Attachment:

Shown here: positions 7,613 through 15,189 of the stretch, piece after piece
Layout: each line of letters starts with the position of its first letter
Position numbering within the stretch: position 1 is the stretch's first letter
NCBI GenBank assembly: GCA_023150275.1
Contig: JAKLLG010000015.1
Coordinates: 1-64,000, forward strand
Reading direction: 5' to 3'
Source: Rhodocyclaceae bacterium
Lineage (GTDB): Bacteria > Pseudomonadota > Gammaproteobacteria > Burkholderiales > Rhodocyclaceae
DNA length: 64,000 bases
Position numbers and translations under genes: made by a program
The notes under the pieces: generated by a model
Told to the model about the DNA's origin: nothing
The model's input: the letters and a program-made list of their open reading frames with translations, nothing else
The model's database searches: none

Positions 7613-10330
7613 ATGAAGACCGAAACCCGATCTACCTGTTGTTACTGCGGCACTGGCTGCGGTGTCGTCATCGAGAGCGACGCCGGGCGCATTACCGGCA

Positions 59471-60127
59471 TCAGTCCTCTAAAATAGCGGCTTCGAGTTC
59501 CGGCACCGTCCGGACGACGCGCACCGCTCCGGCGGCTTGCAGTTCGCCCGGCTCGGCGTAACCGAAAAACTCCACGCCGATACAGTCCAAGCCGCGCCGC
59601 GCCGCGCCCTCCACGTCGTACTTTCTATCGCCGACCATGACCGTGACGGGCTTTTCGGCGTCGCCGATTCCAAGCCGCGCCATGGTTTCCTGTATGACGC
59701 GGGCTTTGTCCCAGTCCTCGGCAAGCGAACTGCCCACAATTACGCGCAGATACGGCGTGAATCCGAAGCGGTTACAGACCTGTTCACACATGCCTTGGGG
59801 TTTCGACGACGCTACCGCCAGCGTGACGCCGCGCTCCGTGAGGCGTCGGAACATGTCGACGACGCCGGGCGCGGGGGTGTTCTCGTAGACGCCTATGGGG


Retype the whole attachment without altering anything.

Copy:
Shown here: positions 7,613 through 15,189 of the stretch, piece after piece
Layout: each line of letters starts with the position of its first letter
Position numbering within the stretch: position 1 is the stretch's first letter
NCBI GenBank assembly: GCA_023150275.1
Contig: JAKLLG010000015.1
Coordinates: 1-64,000, forward strand
Reading direction: 5' to 3'
Source: Rhodocyclaceae bacterium
Lineage (GTDB): Bacteria > Pseudomonadota > Gammaproteobacteria > Burkholderiales > Rhodocyclaceae
DNA length: 64,000 bases
Position numbers and translations under genes: made by a program
The notes under the pieces: generated by a model
Told to the model about the DNA's origin: nothing
The model's input: the letters and a program-made list of their open reading frames with translations, nothing else
The model's database searches: none

Positions 7613-10330
7613 ATGAAGACCGAAACCCGATCTACCTGTTGTTACTGCGGCACTGGCTGCGGTGTCGTCATCGAGAGCGACGCCGGGCGCATTACCGGCA

Positions 59471-60127
59471 TCAGTCCTCTAAAATAGCGGCTTCGAGTTC
59501 CGGCACCGTCCGGACGACGCGCACCGCTCCGGCGGCTTGCAGTTCGCCCGGCTCGGCGTAACCGAAAAACTCCACGCCGATACAGTCCAAGCCGCGCCGC
59601 GCCGCGCCCTCCACGTCGTACTTTCTATCGCCGACCATGACCGTGACGGGCTTTTCGGCGTCGCCGATTCCAAGCCGCGCCATGGTTTCCTGTATGACGC
59701 GGGCTTTGTCCCAGTCCTCGGCAAGCGAACTGCCCACAATTACGCGCAGATACGGCGTGAATCCGAAGCGGTTACAGACCTGTTCACACATGCCTTGGGG
59801 TTTCGACGACGCTACCGCCAGCGTGACGCCGCGCTCCGTGAGGCGTCGGAACATGTCGACGACGCCGGGCGCGGGGGTGTTCTCGTAGACGCCTATGGGG